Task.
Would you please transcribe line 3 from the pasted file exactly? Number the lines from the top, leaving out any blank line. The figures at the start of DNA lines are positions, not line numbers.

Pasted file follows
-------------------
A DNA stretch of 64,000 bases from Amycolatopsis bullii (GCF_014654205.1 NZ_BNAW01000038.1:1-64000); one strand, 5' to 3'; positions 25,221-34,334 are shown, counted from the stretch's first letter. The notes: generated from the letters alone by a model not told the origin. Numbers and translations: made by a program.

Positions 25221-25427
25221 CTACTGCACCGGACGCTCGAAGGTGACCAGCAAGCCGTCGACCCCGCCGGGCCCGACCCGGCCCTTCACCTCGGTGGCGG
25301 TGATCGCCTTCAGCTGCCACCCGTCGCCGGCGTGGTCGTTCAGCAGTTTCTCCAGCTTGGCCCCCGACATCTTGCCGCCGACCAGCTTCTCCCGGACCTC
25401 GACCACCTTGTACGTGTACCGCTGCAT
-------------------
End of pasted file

25221 CTACTGCACCGGACGCTCGAAGGTGACCAGCAAGCCGTCGACCCCGCCGGGCCCGACCCGGCCCTTCACCTCGGTGGCGG